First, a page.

Saturday, June 25, 2011

Lame Blogs

Is a blog that is just hyper-links and video clips really a blog?  I don't think so.

I have been reading some other blogs lately, and boy, are they lame.  I am not patting myself on the back here, but other than some stolen clip art, most of what I put up here is what comes out of my brain - for better or worse.

I type about 100 wpm, so I can write about as fast as I can think.

But other "blogs" are anything but blogs.  Most are just links to other sites that the author (I use the term loosely here) found interesting, links to videos, or links to photos or music.  Most have little more than a twitter-like caption (perhaps these are generated from twitter or a smart phone device?).

Frankly, I fail to see the value of them.  It is more like a Facebook page where someone "likes" a video or a link.

Whatever it is, it ain't a blog, that's for sure.

And, unfortunately, like in Fahrenheit 451 (the Ray Bradbury book and movie, not the silly-assed Michael Moore movie with the similar name) people are reading less and watching video and listening to talk radio more.

We are becoming less of a written word society and more of a oral tradition society.

We have come full circle from our caveman ancestors, and spread information by stories handed down in videos or on talk shows, rather than through the printed word and books.

And I think this is disturbing.  As one recent CNN story described it, this constant video barrage results in what is called "popcorn brain" - you become addicted to controversy, excitement, flashing spinning logos, rotation captions, and constant interruptions to your thinking.

Kurt Vonnegut described a similar dystopian future in a short story where, in the future, everyone would be handicapped intentionally to make everyone "equal" - athletes and dancers would wear heavy, awkward weights, people with good vision would wear fuzzy glasses and really smart people would wear earphones which would play random, loud noises, every so often so the wearer couldn't carry a cohesive thought.

Vonnegut was right about the concept, but wrong about the details.  The television and video, as well as Facebook and Twitter - and the death of "long format" writing in favor of USA Today style articles is causing all of us to develop shorter and shorter attention spans.

Chances are, for example, you stopped reading this article several paragraphs ago.  People cannot stick with a long article or book to see whether there is a payoff or not.

I am not sure what the answer is for our society in general.  But for you, the individual, I think unplugging from this short-attention-span electronic nightmare is a good first start.  If you drown out all the quiet in your life, you will have little time to think or reflect, and as a result, end up being persuaded not by your own thoughts and ideas, but by suggestions - normative cues - provided by the media and avertisements.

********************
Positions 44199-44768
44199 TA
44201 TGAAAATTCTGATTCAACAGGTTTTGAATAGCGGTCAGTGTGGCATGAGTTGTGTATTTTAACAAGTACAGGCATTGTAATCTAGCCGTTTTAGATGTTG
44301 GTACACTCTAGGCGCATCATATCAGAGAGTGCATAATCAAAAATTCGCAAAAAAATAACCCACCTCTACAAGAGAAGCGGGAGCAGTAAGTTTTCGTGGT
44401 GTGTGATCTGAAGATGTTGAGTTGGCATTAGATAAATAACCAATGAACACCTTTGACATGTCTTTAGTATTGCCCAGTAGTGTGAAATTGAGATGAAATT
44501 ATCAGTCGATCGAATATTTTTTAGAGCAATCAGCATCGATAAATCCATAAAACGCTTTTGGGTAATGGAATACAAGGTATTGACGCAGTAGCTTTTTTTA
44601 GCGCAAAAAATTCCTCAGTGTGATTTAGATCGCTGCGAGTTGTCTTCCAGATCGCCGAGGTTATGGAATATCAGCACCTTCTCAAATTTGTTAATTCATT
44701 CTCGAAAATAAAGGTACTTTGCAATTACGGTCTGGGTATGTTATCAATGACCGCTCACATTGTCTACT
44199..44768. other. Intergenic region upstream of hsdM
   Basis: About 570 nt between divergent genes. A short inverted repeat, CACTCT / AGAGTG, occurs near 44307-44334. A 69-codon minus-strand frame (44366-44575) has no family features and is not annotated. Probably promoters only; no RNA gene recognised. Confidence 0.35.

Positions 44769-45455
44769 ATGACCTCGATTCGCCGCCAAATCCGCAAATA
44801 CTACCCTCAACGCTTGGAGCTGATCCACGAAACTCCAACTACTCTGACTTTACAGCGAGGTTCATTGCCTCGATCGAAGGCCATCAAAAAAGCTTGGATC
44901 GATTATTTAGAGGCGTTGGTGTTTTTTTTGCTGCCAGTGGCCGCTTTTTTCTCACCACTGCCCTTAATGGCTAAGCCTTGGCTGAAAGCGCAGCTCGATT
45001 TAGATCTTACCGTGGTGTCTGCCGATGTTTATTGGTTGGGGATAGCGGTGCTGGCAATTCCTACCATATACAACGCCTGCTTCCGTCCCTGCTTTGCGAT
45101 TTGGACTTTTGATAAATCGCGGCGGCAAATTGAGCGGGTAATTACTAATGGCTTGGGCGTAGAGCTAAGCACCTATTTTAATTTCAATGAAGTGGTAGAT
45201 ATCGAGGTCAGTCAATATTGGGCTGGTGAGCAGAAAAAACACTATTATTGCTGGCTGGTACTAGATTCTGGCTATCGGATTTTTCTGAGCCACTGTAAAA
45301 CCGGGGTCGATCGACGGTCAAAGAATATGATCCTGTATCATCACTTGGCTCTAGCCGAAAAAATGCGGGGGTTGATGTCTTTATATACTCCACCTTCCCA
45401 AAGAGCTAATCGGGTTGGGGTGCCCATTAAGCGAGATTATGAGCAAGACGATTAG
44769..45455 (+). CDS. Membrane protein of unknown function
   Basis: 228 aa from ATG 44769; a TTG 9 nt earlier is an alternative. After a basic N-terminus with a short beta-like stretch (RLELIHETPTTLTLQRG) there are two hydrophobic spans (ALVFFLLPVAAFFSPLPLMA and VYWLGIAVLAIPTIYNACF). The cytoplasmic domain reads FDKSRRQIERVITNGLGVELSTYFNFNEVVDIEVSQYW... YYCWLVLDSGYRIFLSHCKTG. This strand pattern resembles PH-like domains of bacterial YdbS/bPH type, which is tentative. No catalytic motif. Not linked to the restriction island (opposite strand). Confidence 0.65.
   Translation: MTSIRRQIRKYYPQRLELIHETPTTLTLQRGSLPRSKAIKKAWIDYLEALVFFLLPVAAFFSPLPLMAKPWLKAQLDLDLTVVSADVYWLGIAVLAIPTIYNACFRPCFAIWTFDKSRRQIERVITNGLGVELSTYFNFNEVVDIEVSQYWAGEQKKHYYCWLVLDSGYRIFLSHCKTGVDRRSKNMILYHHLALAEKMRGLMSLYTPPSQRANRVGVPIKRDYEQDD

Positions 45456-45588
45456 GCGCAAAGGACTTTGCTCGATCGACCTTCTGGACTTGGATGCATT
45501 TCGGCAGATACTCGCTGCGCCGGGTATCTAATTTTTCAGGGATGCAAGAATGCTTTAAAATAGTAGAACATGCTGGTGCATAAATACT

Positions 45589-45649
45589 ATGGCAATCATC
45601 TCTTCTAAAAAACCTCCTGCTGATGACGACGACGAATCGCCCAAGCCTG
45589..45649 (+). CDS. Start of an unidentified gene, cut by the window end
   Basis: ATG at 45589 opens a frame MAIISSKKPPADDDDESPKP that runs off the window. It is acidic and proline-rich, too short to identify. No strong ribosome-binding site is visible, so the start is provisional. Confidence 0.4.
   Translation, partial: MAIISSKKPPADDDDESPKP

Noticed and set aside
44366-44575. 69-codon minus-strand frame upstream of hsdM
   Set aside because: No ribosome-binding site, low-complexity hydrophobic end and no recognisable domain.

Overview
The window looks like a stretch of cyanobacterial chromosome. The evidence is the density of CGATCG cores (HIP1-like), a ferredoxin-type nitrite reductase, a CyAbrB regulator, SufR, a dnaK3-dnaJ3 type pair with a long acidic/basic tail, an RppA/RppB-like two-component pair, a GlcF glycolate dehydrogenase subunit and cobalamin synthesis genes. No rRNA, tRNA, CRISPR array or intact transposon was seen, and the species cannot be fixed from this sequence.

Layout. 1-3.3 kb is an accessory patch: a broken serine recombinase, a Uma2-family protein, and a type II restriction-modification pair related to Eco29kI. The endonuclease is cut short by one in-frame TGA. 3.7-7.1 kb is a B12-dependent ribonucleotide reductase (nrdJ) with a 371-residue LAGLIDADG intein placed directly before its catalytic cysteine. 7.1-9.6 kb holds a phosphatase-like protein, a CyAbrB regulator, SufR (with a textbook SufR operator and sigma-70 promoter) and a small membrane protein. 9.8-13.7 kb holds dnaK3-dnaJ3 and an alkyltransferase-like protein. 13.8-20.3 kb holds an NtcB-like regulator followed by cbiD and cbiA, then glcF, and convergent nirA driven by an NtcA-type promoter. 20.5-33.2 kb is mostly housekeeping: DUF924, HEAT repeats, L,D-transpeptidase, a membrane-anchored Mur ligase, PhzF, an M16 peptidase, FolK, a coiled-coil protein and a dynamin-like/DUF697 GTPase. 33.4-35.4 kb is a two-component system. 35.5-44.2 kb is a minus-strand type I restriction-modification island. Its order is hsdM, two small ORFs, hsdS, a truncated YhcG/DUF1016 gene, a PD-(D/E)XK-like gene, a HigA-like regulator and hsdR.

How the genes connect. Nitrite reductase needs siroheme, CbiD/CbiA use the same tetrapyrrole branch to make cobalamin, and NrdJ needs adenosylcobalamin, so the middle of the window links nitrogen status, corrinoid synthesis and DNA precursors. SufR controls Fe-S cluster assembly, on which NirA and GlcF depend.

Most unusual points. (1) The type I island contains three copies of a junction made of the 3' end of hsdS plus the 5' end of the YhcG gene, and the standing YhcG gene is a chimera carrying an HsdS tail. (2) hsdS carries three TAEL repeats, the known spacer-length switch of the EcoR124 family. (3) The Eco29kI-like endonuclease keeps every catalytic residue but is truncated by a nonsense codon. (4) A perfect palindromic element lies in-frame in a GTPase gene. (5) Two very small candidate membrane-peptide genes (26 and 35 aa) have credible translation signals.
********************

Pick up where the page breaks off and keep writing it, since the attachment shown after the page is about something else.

And I think that is one reason our society is in as much trouble as it is.  We all want simple, pat answers to complex problems - fit it in a sound bite, or a 140-character tweet, please!  But nuances and shading?  Not on the menu.  Because that is hard and it loses audience interest.  And we don't want to lose eyeballs for that SUV commercial coming right up!

These faux blogs are, not surprisingly, put up by weak thinkers.  They pander to victim-think and political obsessiveness that both parties now engage in (Republicans finally threw in the towel and jumped on the victim bandwagon - it's called the tea party).  So there is not a lot of logical thought going on, just comments and links to "expose videos" that use all the usual video tricks (ominous music, heavy editing, etc.) to take a video that shows one thing, and make it show another.

If I had one piece of advice to give, it would be to think for yourself, and not get caught up in these distractions, causes, issues, materialism, and the like.  Because if you don't look after your own affairs, no one else will.

It is all very well and fine to say your problems were cause by Obama, or the Wall Street Fat Cats, or the Bush Administration - or whatever.  But that sort of blame-shifting does little to help your personal bottom line.  You can blame these far-away powers-that-be all you want, chances are, it has little to do with you balancing your checkbook.